A surge in revenue to 2.87 billion yuan in 2020 from 909.5 million yuan in 2018 and expansion from 44 teahouses in 2017 to 562, may have attracted investors. However, plans to open an additional 1,000 shops through 2023, despite the company not recording any profit, may have cooled interest.

The rise of local beverage brands has also been facilitated by slick online marketing campaigns that emphasize their hip product design, Chinese heritage and health benefits -- as well as the ubiquity of online shopping, especially among the younger generation.

Generation Z is viewed as the first generation of truly digital natives, a cohort of more than 320 million people as of November 2020 and making up 28.1% of all mobile internet users, according to digital marketing company Croud.

Among this group, 82.3% shop online, according to a survey by QuestMobile and cited by Croud, showing how China's Generation Z is more reliant on online shopping channels than in other countries.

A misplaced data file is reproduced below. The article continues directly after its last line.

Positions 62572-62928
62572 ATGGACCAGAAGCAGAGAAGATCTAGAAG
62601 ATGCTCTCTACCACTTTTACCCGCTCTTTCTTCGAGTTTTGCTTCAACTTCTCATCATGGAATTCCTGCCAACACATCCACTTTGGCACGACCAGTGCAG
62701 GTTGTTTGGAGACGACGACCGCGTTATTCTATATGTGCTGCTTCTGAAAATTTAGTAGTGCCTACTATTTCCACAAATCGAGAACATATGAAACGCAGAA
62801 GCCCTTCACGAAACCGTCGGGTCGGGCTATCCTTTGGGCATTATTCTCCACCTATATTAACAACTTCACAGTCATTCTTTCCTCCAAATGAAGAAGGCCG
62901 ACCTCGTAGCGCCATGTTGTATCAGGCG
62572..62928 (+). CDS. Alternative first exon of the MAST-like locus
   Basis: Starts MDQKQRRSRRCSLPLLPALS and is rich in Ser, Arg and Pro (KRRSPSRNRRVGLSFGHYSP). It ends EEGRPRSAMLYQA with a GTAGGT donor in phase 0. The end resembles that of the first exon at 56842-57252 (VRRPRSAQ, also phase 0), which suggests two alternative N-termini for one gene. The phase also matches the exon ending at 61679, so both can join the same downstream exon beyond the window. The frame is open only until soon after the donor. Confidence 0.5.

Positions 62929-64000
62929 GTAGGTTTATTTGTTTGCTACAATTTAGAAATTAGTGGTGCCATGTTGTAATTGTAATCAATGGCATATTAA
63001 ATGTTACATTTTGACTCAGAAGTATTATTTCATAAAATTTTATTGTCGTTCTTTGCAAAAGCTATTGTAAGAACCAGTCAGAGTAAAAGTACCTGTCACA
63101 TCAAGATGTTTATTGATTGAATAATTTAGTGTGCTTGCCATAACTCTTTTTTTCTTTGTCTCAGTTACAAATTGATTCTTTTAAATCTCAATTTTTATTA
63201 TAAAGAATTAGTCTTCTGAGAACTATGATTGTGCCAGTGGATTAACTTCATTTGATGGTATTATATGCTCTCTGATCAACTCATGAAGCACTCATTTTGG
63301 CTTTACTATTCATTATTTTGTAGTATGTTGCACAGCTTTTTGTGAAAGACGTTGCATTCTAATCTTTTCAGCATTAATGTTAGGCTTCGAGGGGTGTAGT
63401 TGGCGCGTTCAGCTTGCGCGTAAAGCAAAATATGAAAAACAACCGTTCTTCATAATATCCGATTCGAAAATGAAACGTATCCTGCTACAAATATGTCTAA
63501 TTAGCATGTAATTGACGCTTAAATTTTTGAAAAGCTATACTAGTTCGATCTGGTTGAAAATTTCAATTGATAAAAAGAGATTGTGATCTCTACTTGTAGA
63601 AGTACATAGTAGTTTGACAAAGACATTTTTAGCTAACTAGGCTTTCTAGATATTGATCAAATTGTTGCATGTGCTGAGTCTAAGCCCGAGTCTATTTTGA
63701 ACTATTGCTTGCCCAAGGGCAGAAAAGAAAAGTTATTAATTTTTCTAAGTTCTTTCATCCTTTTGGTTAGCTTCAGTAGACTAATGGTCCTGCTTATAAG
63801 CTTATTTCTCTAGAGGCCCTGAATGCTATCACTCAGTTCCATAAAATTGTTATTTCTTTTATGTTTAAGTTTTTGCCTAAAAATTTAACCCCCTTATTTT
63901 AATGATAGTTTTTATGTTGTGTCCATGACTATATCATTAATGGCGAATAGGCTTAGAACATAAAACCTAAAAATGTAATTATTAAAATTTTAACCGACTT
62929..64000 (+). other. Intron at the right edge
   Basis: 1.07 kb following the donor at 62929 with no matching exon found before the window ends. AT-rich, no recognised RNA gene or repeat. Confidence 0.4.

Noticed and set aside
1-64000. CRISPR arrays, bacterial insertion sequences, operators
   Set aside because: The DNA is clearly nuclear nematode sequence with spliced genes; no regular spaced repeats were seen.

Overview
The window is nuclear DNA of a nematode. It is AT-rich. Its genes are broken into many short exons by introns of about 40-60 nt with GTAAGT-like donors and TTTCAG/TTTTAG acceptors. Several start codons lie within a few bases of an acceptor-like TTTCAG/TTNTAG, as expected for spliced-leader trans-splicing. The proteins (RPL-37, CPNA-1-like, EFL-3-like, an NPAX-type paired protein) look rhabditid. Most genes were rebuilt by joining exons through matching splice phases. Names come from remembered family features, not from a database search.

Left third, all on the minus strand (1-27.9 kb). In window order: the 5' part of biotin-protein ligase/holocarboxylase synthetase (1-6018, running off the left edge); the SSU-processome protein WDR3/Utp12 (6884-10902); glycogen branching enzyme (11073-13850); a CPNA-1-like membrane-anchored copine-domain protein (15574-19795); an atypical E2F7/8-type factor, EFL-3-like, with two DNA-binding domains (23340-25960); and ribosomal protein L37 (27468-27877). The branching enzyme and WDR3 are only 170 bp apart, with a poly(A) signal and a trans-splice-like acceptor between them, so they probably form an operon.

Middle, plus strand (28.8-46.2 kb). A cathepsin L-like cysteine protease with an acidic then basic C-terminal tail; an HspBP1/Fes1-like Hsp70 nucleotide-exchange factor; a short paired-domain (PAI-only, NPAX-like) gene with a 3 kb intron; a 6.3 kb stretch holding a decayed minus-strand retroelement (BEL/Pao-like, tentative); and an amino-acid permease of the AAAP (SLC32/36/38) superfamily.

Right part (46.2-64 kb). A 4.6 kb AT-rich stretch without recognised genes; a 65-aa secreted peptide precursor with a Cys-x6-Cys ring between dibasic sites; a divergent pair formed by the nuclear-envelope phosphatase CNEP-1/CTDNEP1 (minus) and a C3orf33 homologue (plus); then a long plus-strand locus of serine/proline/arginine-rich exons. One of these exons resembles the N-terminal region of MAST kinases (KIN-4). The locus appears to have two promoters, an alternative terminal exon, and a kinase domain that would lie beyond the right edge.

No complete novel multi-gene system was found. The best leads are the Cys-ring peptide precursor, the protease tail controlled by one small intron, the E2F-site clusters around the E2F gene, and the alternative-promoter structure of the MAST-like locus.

Slick marketing

For Genki Forest, that means taking their sales pitch online to push the "zero calorie" benefits of its flavored soda water range, which comes in Japanese-style bottles popular among young consumers, and packaged teas marketed as "a modern tea experience inspired by an ancient tea legacy."

This message is bolstered by collaborating with top "key opinion leaders," such as Li Jiaqi and Weiya, who have featured Genki Forest products in livestream events. This is aimed at Generation-Z consumers, who get much of their product information from social media platforms like Weibo, Douyin, the Chinese version of TikTok, and Bilibili.

HeyTea, which was launched in 2012, has also pushed the health angle, uses natural ingredients and sweeteners, milk and fruits to create a robust product portfolio, including its flagship cheese tea range at its estimated 800 directly operated stores across China.

Despite the strong growth, it still trails Starbucks, which was China's largest operator in the specialist coffee and tea shop market with 36.4% in 2020, according to Euromonitor, a market research provider. The Seattle-based coffee chain operates 5,000 stores in 200 cities on Chinese mainland.


Read also the original story. is the English-language online news portal of Chinese financial and business news media group Caixin. Nikkei recently agreed with the company to exchange articles in English.